greek tragedy vocab Flashcards

Terms Definitions
Cosmos
Order.
deuteragonistes
second actor
Oedipus
Tragic hero
parados
entrance of chorus
Catharsis
purging of emotion
Aeschylus
524-456 BCE
- The Orestria
Theatron
seats for the audience
Parodos
(literally, "passageways") are the paths by which the chorus and some actors (such as those representing messengers or people returning from abroad) made their entrances and exits.
orchestra
where chorus and actors performed
actor
the performer who impersonates the fictional character
exciting force
moves action, problem is presented
Masks
Characters wore them. Their purposes were to show age, gender, and social class
Dionysus
God of Wine and Vine (Fertility)
Agora
Town square where performances took place, also doubled as a marketplace
Chorus
Summerize what happened, open and close new episodes, set mood through song and dance, provide background information, and advise or question characters in the play
Agon
Scene where two characters put their case in a long speech
Skene
Greek for "tent." In the earliest fifth-century productions, probably this structure really was a tent at the back of the orchestra where the actors would change costumes and masks. Later, the tent was replaced by a permanent structure, and later still, by a stone skene building.
Exodus
Conclusion, or ending chorus sings at end
Unity of place
happens in the same place
Stasimon
Any choral ode sung after the Parodos
Hubris
Excessive pride (thinking you are a god)
dramatic competitions
each author submits 4 plays (3 tragedy, 1 comedy)
Pathos
An element in eperience or art evoking pity or compassion; an emotion of sympathetic pity
Strophe
A part of the stasimon sung while the chorus danced from stage right to stage left.
Satyr play
a play that parodies the same tragic figures in the tragedy. Provides comic relief
Deus ex Machina
literally "god from the machine", in classical drama the character, usually a god, who enters at the end of a play to resolve the complexities of a plot which would other wise be insoluble. In Greek tragedy, he was lowered by a crane (mechane). The use of this device was later criticized as showing the dramatist's lack of skill in resolving his plot naturally. By extension, the term has come to mean any arbitrary form of plot resolution.
Anagnorisis
A recognition on the part of the hero; change from ignorance to knowledge
Strophe and Antistrophe
2 diff divisons of chros 2 different voices
Polis
People
Laios
Oedipus's father
Episodes
play is acted
dramatis personae
list of characters/cast
defilement
a violation of chastity
Peripetia
A reversal of fortune
exposition
the beginning of a tragedy
Hamartia
although sometimes used synonymously with tragic flaw, it is actually an error in judgement or an ignorance of certain facts that leads to the hero's downfall or reversal in fortune; is often caused by the tragic flaw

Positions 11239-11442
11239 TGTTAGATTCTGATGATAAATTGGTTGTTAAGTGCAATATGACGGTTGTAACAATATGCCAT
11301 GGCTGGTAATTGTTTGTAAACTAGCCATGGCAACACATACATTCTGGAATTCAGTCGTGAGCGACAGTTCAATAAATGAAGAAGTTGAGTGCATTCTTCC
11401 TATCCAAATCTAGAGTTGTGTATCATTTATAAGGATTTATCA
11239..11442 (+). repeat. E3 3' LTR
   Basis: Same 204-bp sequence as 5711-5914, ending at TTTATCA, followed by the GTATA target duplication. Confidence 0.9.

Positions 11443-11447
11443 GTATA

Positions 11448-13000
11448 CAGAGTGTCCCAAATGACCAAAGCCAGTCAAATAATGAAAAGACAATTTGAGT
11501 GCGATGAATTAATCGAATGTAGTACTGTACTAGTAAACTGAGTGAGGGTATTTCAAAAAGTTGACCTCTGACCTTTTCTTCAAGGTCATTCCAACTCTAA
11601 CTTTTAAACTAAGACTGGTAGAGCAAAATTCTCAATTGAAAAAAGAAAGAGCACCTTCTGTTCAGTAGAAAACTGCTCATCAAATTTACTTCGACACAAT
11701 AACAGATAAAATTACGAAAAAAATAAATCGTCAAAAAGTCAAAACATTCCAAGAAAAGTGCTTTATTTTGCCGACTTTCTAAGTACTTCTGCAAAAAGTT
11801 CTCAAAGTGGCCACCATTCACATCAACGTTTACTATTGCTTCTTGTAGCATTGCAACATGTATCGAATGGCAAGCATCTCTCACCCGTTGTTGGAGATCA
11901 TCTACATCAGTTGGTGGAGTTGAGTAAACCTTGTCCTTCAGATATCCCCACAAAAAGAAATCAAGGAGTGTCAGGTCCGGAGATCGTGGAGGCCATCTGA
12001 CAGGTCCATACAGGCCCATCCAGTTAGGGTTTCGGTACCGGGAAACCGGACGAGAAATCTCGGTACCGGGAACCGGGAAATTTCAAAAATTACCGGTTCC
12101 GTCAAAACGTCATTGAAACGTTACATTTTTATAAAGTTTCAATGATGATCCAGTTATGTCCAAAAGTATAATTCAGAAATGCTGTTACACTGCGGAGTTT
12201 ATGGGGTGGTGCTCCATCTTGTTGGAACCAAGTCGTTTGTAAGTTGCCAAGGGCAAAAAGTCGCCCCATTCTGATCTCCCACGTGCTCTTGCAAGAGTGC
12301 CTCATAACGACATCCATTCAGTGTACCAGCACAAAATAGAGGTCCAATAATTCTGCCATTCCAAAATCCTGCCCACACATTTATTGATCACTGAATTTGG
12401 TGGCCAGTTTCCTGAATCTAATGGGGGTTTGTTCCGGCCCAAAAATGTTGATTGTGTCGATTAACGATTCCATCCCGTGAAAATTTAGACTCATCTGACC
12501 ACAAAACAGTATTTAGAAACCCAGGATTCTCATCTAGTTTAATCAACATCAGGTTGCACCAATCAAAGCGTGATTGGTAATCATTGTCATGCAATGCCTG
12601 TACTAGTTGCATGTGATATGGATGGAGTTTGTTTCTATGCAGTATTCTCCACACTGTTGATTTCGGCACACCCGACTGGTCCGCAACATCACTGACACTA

prologos
any introductory speech preceding the action of the play; serves as exposition
blank verse
unrhymed verse. In iambic pentameter
dithyramb
choral songs in honor of Dionysus
Protagonist
The leading role in a play
Catastrophe
The closing portion of a drama; according to the Ancients, the fifth and final part of a plot.
strophe, antistrophe, and epode
metric stanza or arrangement
Thespis
introduced the 1st singular speaker in a play
Oracle
The medium through which a god speaks
Choryphaeus
Chorus leader, steps forward to speak with protagonists
Prologue
section of a tragedy before the parados
pun
humorous use of a word with two meanings
First Episode
first of many "episodes," when the characters and chorus talk
Recognition
A scene or moment in a narrative when the protagonist (or, sometimes, another character) gains some knowledge that causes a reversal in the plot. (Although the term recognition may be misleading, it actually refers to any moment in which knowledge is gained, not only to a recognition in the conventional sense.) When a recognition serves as the turning point in the narrative structure, it is often called a discovery.
A scene or moment in a narrative when the protagonist (or, sometimes, another character) gains some knowledge that causes a reversal in the plot. (Although the term recognition may be misleading, it actually refers to any moment in which knowledge is gained, not only to a recognition in the conventional sense.) When a recognition serves as the turning point in the narrative structure, it is often called a discovery.
Ekkyklema
A cart inside the Skene that could be rolled out to display the result of an event inside
Strophe & Antistrophe
movements of the chorus; also refers to sections of a choral ode
tragic flaw
a weakness or flaw in the character of a tragic hero or heroine, causing that character's downfall
/ 52
Term:
Definition:
Definition:

Leave a Comment ({[ getComments().length ]})

Comments ({[ getComments().length ]})

{[comment.username]}

{[ comment.comment ]}

View All {[ getComments().length ]} Comments
Ask a homework question - tutors are online